Australians need fast reliable broadband as soon as possible so we don't fall behind other economies around the world. The Coalition's election pledge on broadband was to use a mix of technologies to speed up the rollout of the NBN and provide all Australians with download speeds of at least 25mbps by the end of 2016. The minimum speed accessible to all was promised to rise to 50mbps by the end of 2019 for 90% of those living in the fixed-line footprint (FTTP, FTTN and HFC).

Close up pic of red and white fibre optic cables

The NBN Co Strategic Review released on 12 December 2013 was one of several reviews of the NBN launched after the new government came to office. The Strategic Review has provided some sobering new figures about the time it will take to reach those promised targets. It seems likely that only 43% of premises will have access to at least 25Mbps download speeds by the end of 2016 but the 2019 target is forecast to be met, with 91% of premises in the fixed-line footprint to get access to at least 50Mbps by the end of that year.

While it is disappointing that the Strategic Review found the rollout of faster speeds will take somewhat longer than previously expected, we recognise that the NBN will still bring faster more reliable broadband speeds to consumers.

Here are some key NBN issues that we think are the most important for Australian consumers:

The bush not to be left behind

We need to ensure that rural areas are not left behind and uniform national wholesale pricing is a critical part of achieving this goal. Uniform national wholesale pricing means your retail service provider (e.g. Telstra, Optus, iiNet etc.) pays the same price to use the NBN everywhere in Australia – meaning consumers in the bush are more likely to be offered competitively priced services.

Structural separation of Telstra – what is it and why does it matter for consumers?

Whatever the mix of technologies adopted, ACCAN wants to see the structural separation of Telstra flow through to finality. Structural separation was one of the main reasons the NBN plan was created in the first place. It means ending Telstra's control over the infrastructure which delivers our phone and internet services.

So why does this matter to consumers?

Currently, Telstra owns the copper network – the country's main telecommunications infrastructure – so it places Telstra's competitors at a disadvantage. They have to pay Telstra to access the network, and Telstra has a long history of unfair practices which has made it hard for rival companies to compete. This all means consumers pay more than they should.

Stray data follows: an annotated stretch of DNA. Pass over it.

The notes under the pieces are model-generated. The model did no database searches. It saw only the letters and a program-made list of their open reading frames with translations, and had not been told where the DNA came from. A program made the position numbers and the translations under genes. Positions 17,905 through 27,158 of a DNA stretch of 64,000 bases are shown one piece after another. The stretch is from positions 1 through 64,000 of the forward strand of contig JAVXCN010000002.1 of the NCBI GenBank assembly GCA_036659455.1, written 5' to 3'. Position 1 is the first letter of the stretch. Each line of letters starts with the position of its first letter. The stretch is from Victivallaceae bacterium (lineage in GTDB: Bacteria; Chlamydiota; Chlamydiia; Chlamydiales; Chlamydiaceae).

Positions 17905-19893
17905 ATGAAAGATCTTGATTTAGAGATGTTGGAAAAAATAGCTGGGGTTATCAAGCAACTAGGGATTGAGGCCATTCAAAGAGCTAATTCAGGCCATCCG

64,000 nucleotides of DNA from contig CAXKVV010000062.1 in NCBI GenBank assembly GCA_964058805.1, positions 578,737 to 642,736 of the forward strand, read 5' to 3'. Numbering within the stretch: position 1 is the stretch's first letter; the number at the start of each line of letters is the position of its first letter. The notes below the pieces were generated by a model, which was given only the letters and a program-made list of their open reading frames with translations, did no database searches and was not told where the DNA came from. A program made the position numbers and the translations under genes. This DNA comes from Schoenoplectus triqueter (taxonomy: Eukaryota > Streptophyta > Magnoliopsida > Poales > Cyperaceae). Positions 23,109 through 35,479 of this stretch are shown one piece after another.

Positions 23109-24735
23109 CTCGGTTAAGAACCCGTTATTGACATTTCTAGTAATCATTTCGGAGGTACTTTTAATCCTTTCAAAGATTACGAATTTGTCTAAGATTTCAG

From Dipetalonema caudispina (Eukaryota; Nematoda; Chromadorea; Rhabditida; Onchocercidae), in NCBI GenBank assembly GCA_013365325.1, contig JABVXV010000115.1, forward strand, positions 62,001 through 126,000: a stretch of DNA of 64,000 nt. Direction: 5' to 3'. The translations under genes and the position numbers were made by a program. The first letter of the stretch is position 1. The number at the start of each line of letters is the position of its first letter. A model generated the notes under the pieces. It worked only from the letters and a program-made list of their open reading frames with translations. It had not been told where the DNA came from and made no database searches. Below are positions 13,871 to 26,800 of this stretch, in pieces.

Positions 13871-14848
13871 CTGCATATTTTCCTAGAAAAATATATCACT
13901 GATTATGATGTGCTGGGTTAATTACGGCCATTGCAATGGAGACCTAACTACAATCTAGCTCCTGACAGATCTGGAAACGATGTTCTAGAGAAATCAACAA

One of the reasons we want to see the NBN rolled out is because it is still important to end Telstra's monopoly over Australia's telecommunications infrastructure. This will deliver more competition and choices with better prices for consumers. As the NBN project evolves with new technologies, we want to ensure this objective remains front and centre. There are however still some uncertainties to be resolved about how structural separation will be implemented with the NBN set to use fibre-to-the-node (FTTN) and hybrid-fibre coaxial (HFC) which is owned by Telstra and other providers. We look forward to working with government and industry to address those issues.

A mobile NBN

NBN infrastructure can be used to boost mobile coverage in rural and remote areas. Currently, there are many towns in remote Australia without any mobile coverage – and for those that do have coverage, Telstra is usually the only choice of provider. This is because it is simply commercially unviable for many telcos to stretch their mobile coverage to areas with a small population. Little or no choice in a market is a bad outcome for consumers, which is why the NBN presents the perfect opportunity for mobile providers to give regional and remote consumers better mobile coverage and more choice of providers.

According to Daniel Featherstone from the Indigenous Remote Communications Association, mobile phones are the most preferred communications service for remote consumers, while lack of mobile coverage was the single largest issue for members of the NSW Farmers Association in a 2011 survey. ACCAN welcomes the appointment of Vodafone CEO Bill Morrow as the new NBN Co CEO, as he has previously campaigned for NBN infrastructure to be used to boost mobile coverage in regional areas.

Next steps

According to the Review, NBN Co will need to prepare for commercial negotiations and start discussions (again) with Telstra and Optus about using the HFC and with Telstra about using its copper network along with an assessment of the physical state of the network.

For the medium-term, an equally daunting number of steps are listed. These include the required regulatory changes and approvals such as ACCC approval for any amendments to the Telstra and Optus agreements and revision to a number of new and existing Communications Alliance and ACMA codes and standards.

ACCAN's view

We at ACCAN are keeping a watchful eye on developments and are seeking early participation and input into the cost-benefit analysis of broadband which is being conducted by a newly-appointed panel of experts. The panel will provide a report to the government within six months.

Since the election, we've already met with Minister Turnbull's advisers and in the year ahead we will be emphasising how important it is that we don't allow new policy directions to create excessive delays in actually getting high-speed broadband to more Australians quickly.

It would be fair to say, consumers have process and discussion fatigue when it comes to the NBN. We just want to see it rolled out. To that end, we'd like to ensure that the industry doesn't bog down again in years of arguments on issues that have already been amply debated.


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